1. Don’t slow down AI research, instead expand its scope and rigor to include more societal constraints as part of the research objectives
  2. Develop AI that can align with our human values to ensure the AI is serving our people and society
  3. Upgrade the moral and ethical standards of society, so AI can learn from better data we generate

The reality of any arms race is ugly. The truth is that slowing down our AI research is not really an option, given our adversaries’ relentless pursuit to win this AI race. By incorporating societal constraints, the AI developed will gain more public acceptance and also avoid regulatory backlashes. This will require close collaboration and communication between the scientists and engineers building the AI and various professionals, including economists, sociologists, psychologists, anthropologists, ethicists, regulators, and more. This more comprehensive approach to AI development will attract more collaborations, investments, and talents, leading to an acceleration of AI innovation.

the inevitable singularity doesn't have to become AI apocalypse
The inevitability of the singularity doesn’t have to become an AI apocalypse

But wouldn’t this also accelerate the approach of the AI singularity? Yes, it would! As we’ve already seen from Oppenheimer’s nuclear arms race, when the race is on, it’s unstoppable. But the singularity doesn’t have to be an apocalypse. By developing AI that respects human rights, privacy, and social values, we ensure that AI technologies serve people and benefit society while staying at the forefront of progress. These efforts include reducing bias and discrimination in AI algorithms, resulting in fairness and equity in AI-based decision-making systems. Because AI tends to amplify the inherent biases in the training data, accelerating AI development without a close alignment with human values will inadvertently increase social tensions by creating more bias, distrust, and greater inequality. Therefore, accelerating AI development by adversaries who do not respect human rights will only accelerate their own demise. It’s a ticking time bomb!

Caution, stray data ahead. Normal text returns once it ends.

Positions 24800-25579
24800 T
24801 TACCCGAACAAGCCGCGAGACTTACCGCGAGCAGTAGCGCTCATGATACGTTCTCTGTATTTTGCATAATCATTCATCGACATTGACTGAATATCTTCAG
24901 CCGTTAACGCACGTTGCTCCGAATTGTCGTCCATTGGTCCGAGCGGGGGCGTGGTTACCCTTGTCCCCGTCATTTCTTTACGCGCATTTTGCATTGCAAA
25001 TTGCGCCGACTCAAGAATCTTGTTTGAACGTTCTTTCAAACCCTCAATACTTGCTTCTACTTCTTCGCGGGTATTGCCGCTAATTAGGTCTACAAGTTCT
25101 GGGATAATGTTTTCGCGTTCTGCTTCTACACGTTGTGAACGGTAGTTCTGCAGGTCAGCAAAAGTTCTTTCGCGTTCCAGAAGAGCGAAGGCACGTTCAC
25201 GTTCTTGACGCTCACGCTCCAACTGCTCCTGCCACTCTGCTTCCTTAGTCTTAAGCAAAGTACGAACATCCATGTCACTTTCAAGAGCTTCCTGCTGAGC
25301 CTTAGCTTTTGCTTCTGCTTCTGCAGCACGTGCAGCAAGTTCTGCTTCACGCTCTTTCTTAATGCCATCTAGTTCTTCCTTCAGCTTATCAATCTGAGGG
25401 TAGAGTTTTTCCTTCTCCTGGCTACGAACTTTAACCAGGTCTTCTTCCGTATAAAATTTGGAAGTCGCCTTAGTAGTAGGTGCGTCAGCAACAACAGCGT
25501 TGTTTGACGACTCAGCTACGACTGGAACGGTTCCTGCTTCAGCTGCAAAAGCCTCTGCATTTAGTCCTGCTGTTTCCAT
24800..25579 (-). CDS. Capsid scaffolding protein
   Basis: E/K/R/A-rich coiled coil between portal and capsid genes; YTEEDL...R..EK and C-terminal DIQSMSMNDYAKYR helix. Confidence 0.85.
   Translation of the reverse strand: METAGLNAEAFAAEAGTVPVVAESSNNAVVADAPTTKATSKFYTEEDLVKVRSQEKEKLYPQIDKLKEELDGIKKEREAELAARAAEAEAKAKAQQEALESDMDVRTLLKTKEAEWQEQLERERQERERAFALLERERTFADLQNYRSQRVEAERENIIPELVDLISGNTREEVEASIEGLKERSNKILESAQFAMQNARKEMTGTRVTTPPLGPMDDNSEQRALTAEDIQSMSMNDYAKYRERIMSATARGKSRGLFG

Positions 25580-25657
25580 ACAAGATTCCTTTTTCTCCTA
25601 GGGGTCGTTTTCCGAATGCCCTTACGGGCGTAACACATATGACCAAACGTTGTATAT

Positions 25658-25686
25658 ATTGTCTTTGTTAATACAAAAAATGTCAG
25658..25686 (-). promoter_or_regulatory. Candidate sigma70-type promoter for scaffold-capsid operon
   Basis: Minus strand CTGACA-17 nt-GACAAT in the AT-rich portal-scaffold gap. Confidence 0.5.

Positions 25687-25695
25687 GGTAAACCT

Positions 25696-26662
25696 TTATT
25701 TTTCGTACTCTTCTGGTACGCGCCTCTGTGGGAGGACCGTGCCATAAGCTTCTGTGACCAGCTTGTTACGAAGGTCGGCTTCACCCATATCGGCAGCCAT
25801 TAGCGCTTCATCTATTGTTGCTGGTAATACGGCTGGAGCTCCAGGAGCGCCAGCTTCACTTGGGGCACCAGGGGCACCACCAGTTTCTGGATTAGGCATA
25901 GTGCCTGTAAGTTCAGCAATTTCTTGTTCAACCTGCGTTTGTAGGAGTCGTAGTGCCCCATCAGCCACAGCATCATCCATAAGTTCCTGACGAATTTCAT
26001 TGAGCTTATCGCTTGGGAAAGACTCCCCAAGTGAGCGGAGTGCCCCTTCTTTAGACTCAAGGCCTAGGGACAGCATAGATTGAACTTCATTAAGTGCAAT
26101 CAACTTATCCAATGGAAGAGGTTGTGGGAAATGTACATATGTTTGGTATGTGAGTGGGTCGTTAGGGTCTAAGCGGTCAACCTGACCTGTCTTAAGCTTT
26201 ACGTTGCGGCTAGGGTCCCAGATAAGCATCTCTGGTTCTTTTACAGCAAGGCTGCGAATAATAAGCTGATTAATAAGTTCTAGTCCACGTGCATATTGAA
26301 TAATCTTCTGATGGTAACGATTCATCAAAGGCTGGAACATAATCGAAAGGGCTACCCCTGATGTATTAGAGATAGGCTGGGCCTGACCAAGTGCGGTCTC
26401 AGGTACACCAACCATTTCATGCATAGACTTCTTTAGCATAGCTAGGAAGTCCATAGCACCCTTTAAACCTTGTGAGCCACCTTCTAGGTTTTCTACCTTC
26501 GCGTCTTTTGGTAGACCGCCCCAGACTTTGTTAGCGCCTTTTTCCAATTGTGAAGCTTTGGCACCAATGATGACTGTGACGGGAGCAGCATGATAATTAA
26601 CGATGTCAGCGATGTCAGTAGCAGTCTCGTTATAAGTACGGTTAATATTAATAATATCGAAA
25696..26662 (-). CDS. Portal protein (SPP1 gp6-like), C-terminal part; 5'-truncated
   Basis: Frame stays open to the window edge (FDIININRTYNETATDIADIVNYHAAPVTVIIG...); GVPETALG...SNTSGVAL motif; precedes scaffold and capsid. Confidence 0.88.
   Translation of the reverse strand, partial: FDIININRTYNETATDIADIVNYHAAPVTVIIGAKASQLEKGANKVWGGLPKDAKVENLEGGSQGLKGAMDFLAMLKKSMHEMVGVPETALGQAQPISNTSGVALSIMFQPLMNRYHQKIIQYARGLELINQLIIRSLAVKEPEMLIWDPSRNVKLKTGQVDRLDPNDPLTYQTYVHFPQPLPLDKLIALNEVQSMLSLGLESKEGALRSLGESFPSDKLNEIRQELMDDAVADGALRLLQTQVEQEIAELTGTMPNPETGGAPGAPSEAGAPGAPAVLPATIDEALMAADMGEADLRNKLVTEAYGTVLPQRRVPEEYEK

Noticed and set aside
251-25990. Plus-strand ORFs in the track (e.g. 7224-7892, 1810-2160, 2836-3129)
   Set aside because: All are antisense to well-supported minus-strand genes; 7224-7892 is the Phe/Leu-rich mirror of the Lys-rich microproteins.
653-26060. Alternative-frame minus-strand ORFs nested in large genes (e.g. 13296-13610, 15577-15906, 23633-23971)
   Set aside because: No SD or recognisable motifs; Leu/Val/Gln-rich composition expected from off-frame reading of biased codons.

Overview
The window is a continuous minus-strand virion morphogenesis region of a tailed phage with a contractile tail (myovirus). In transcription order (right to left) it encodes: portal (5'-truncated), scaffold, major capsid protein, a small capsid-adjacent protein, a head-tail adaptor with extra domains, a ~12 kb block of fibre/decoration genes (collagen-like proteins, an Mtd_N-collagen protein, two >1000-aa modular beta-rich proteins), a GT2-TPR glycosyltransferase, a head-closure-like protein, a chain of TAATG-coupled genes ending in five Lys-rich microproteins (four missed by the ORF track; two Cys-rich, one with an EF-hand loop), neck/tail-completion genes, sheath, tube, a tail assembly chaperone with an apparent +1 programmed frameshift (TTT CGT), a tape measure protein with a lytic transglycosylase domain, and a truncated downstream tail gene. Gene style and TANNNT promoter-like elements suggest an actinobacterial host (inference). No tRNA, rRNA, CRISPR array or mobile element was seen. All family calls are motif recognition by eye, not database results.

Lastly, as we continue to advance our AI technologies, we must also advance ourselves, the users of these AI tools. Like any tool, AI itself is neutral. It’s neither inherently good nor evil. It is often the human actors employing these tools who dictate whether they are used for good or harm. However, since AI systems continuously learn from the feedback data they receive, which is generated by humans, it is crucial that we set a good role model for AI. So an effective way to guard against the misuse or adverse consequences of unchecked AI applications is for us to upgrade our moral and ethical standards.

So I am optimistic! And 4+ years later, today, I am still optimistic. One of the main takeaways from my 2019 Keynote is that the technological singularity is not avoidable, but an AI doomsday is.

And the best way to ensure that AI don’t destroy us all, is for us to learn how not to kill each other when we encountered conflicts. The best way to prevent the inevitable singularity from turning into an AI apocalypse is for us to become better humans as a race.